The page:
I went without a phone for a week and didn’t die
Fun game: guess when the bus is coming
Over spring break, my phone took a dive into some water and that’s all you need to know. The more interesting part is what my life has been like since — phoneless.
Surprisingly, I didn’t die. But day one, I thought I would.
I was constantly reaching for my back pocket, which I’m sure to most people looked like I had the worst of wedgies. When I wasn’t busy reaching for my phone in places it wouldn’t be, I was asking for the time. Yes, I had a watch, but I’m also that person that takes so long to read an analog clock, that by the time I’m done the time has changed. But, I did learn. That was just one of the valuable takeaways of my journey.
I was consumed with thoughts of how many people must have thought I was a goner. I felt detached from the world.
“Maybe I can just carry my dinosaur of a laptop around wherever I go. Maybe I can ask to borrow someone’s phone for a minute — and low-key log into Facebook. Maybe instead of mooching my friends’ food, I can come and mooch their phone. Decisions, decisions,” I thought.
Don’t worry, I may have dropped my phone in the water, but my dignity — I kept. I had too much left to actually put any of these plans into action, so I decided to make the best of an unfortunate situation.
Once I conquered the whole watch illiteracy issue, I actually started to enjoy my time away. My roommate, who so kindly reminded me about the wonderful technology of google hangouts, also helped save my sanity.
Eventually, I came to realize, my days were quite peaceful without the constant buzzing of my phone. I wasn’t thinking about how I have to respond to X soon because Y will tell them I was active 5 minutes ago.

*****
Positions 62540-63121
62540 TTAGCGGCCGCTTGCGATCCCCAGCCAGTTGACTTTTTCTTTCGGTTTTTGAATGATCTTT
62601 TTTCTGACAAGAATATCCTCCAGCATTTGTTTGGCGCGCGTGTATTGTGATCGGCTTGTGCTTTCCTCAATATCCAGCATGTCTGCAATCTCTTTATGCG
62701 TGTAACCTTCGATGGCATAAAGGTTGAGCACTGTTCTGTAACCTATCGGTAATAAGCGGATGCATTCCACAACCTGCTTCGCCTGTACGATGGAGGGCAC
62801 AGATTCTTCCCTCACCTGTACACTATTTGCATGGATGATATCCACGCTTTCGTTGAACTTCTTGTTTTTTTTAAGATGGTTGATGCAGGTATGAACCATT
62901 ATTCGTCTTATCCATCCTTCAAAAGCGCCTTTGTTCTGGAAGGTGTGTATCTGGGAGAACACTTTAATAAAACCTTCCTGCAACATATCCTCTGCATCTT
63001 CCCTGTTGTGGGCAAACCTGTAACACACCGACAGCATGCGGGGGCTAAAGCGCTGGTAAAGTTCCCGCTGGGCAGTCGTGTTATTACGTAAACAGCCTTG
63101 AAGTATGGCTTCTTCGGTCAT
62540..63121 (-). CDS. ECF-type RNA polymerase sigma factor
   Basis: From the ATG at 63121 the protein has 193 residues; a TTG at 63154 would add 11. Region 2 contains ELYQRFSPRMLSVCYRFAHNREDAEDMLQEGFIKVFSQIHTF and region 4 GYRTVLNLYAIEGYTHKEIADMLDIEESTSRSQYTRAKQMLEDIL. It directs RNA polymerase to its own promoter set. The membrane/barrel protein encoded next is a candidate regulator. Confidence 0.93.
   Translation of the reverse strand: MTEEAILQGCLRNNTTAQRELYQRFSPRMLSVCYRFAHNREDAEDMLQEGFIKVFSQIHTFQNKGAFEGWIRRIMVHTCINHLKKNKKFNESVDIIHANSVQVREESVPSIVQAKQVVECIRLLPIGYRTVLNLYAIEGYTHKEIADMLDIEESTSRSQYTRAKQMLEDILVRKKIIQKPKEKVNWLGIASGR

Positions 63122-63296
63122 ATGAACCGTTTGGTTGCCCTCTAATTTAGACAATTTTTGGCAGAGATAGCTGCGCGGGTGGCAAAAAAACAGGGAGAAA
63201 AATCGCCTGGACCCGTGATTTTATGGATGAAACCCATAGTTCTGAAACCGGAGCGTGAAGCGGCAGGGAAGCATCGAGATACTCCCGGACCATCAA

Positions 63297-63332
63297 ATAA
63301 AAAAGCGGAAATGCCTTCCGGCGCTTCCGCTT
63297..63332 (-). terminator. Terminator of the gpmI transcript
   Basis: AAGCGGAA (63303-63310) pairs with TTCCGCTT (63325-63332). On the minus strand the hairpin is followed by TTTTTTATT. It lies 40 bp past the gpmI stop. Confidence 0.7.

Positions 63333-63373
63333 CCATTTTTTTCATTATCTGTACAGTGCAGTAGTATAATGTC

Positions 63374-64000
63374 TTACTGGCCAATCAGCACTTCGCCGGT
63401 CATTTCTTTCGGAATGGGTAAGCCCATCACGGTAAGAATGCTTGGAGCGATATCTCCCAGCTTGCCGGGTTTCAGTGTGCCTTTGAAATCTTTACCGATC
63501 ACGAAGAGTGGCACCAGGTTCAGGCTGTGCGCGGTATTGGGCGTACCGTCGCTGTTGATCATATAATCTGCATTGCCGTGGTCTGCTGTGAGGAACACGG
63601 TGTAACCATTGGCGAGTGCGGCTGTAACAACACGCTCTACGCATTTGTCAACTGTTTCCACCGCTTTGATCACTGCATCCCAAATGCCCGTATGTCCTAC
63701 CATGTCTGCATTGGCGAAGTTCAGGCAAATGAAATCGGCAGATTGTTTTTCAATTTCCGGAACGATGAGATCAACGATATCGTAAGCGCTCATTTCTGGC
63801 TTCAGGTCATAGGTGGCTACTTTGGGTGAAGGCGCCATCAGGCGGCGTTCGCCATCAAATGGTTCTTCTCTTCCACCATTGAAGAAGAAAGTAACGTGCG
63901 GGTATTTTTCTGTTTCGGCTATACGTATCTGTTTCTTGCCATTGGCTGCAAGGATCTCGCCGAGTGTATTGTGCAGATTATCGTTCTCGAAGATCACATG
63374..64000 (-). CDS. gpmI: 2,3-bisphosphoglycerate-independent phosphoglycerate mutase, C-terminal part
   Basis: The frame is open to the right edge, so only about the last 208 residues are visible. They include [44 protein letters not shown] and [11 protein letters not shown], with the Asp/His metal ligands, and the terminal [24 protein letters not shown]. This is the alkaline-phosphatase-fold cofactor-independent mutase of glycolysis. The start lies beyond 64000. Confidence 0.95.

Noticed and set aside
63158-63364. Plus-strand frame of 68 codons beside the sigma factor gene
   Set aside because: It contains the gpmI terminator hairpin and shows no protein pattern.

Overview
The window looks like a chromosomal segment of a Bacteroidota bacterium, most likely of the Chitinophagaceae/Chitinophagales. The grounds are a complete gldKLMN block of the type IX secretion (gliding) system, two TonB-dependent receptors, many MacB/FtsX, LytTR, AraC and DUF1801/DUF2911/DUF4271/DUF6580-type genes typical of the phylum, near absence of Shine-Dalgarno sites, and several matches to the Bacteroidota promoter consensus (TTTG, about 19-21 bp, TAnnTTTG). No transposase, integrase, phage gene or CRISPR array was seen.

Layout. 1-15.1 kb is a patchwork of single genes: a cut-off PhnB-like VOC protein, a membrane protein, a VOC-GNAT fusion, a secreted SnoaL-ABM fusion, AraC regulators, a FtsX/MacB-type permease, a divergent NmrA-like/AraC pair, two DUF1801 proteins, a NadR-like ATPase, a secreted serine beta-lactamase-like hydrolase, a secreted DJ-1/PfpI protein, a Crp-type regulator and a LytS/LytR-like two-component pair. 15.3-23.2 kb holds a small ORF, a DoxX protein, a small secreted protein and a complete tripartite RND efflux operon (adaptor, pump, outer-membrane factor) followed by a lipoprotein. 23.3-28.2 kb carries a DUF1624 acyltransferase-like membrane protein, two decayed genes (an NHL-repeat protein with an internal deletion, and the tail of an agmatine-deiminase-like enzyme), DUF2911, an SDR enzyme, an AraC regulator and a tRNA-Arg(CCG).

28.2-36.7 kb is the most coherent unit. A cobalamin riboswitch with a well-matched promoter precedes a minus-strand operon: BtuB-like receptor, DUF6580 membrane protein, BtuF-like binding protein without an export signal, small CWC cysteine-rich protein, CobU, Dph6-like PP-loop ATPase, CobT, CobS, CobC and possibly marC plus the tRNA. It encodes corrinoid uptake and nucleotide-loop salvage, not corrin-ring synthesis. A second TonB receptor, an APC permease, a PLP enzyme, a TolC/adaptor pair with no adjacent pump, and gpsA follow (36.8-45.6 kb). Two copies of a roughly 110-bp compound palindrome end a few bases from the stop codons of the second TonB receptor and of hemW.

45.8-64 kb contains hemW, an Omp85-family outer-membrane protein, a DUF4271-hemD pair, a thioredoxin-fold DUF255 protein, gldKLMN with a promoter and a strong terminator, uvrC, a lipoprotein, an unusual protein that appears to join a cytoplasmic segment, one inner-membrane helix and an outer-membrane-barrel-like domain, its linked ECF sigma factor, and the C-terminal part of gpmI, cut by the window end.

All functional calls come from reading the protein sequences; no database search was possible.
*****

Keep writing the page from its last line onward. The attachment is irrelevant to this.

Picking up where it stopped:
I actually got to look out and enjoy the view of campus on bus rides without fearing I wouldn’t reply to an email fast enough. There was nothing I could do and those extra few minutes that I stressed over so heavily before, really weren’t going to kill me.
Once I had posted on Facebook to alert everyone I hadn’t been eaten by bears or taken by a strange man in a shady van who offered me skittles, I felt a sense of relief that I hadn’t felt since eighth grade.
Besides the fact that I had to check to make it on time to my classes, I realized I didn’t even need to look at my watch so often. I had been acting anxious for no reason.
My parents have always said my phone is like an added ligament for me, and reflecting on it, it was. After this experience, no, not much has changed. If I don’t have my phone in hand, you’re probably looking at my evil twin. However, I now know that I don’t need it and that feeling is priceless.
I would say something inspirational like maybe you should all go phoneless for a week to reach the epiphany I have, but then again — I’d rather you just take my word for it than experience it.
Cherish your phone, but don’t worship it.